The survey shows that while CEO Optimism was one of the three lowest ever recorded, most CEOs are experiencing an increase in activity with the lifting of lockdowns. However, the survey data is before the initial wave was increasing in the South and West. I feel that we are “At the end of the beginning, rather than the beginning of the end.”

 

CEOs identified the most significant leadership challenges they face today, which fall into the following four categories:

 

  1. Morale. The most common theme shared by CEOs was maintaining and building morale with their leadership team and employees. It has been a very stressful three months for everyone, personally and professionally. The next three months won’t be any easier, which will challenge leaders to motivate a workforce with diverse needs. Priorities for leaders include keeping employees focused and positive, avoiding executive burnout, and inspiring the organization for the hard climb.
  2. Back to Work/ Work from Home. The pandemic has changed the workplace forever. CEOs have to redesign the workplace with physical health and safety as a priority, and also creates a feeling of protection for those employees returning to that workplace. Compound that with the broad acceptance of remote working as a proven option, which forces leaders to adapt their culture and communications to incorporate remote workers, engage in hybrid meetings, and accept that work-from-home is a permanent fixture in the new reality.
  3. Growth. Leaders need to crank the growth engine back on from a cold start. For 80% of businesses, revenue is down at some level since customers shut down or postponed non-essential purchases over the last three months. Creating new demand, re-engaging with customers, and rebuilding opportunity pipelines are all prerequisites to rebuilding business volume. Quickly adjusting to changed customer behaviors and shaping messages that connect to their new reality will accelerate the return to the growth curve.
  4. Uncertainty. Undercutting everything is the uncertainty leaders feel and face in every direction. There has never been a business scenario like this except in classrooms. Uncertainty about the pandemic’s length, the economic outlook, and the unknown impact on their markets are some of the difficulties facing leaders. Forecasting has become a black art once again, as pre-COVID financial models have lost relevance. The absence of data or clear direction will force leaders to rely on their instincts and judgment to make the best decision and be prepared to adapt quickly.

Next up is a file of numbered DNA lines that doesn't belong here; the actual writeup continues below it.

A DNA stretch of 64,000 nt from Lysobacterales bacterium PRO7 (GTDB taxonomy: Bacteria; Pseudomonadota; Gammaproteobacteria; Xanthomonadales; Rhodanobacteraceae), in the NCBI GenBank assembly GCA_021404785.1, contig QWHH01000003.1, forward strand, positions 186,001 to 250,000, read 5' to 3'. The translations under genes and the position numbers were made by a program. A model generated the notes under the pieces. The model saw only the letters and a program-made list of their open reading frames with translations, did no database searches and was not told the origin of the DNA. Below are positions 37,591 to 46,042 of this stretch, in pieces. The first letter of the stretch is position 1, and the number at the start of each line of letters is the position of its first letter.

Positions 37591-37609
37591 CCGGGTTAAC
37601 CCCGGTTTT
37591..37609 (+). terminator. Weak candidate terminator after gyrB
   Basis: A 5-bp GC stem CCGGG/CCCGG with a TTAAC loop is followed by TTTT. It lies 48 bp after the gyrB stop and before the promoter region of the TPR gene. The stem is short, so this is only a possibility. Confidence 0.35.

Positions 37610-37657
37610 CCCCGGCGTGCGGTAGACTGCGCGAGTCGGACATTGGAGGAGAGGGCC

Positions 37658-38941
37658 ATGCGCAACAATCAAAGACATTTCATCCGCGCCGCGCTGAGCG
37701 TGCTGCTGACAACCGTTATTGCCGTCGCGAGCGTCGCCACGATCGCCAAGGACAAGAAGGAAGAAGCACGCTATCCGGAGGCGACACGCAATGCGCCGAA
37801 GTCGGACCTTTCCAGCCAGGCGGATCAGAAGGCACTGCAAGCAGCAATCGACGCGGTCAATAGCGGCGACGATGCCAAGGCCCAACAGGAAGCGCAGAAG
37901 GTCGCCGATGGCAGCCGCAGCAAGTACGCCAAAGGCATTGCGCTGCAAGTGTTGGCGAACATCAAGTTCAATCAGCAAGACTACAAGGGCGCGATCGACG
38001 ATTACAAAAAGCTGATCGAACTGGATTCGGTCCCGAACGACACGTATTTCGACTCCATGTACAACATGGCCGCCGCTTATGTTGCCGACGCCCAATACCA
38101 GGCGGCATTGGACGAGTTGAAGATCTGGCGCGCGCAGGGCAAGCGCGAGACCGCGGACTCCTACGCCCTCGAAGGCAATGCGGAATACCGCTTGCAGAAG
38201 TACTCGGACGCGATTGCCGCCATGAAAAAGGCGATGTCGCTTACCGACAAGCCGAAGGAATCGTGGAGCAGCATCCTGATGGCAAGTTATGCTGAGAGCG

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Want to Grow Your Business: Consider a Board of Advisors

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Many privately owned businesses don’t have Boards of Directors since they don’t have outside shareholders there is no need to. However, having a Board of Advisors has been shown to result in a 3x greater growth in sales and profits than companies without them.

 

What is a Board of Advisors?

A Board of Advisors comprises 3 to four high-level executives who provide the CEO with advice and are focused on the CEO’s success. However, unlike a Board of Directors, the CEO doesn’t have to take their advice. Their role is to:

  • Hold him and the management team accountable. We all believe we can hold ourselves accountable but fail miserably;
  • Act as a coach;
  • As the difficult questions or the questions no one is asking;
  • Enable the CEO to focus ON the business and not IN the business – to stop the tyranny of urgency taking precedence over the important;
  • Validate the CEO’s ideas and strategy; and
  • Bring their experience to the company.

Many CEOs are dealing with their business their business issues and fighting fires. As a result, they don’t get a chance to focus on the business and discuss ideas and strategies with people who have a lot of experience and can guide them. There is that old saying, “You don’t know what you don’t know” and a Board of Advisors can help the CEO navigate through such areas.

What is a Board of Advisors not! It is not a group of people to make introductions to potential sales targets.

 

Who should be on the Board?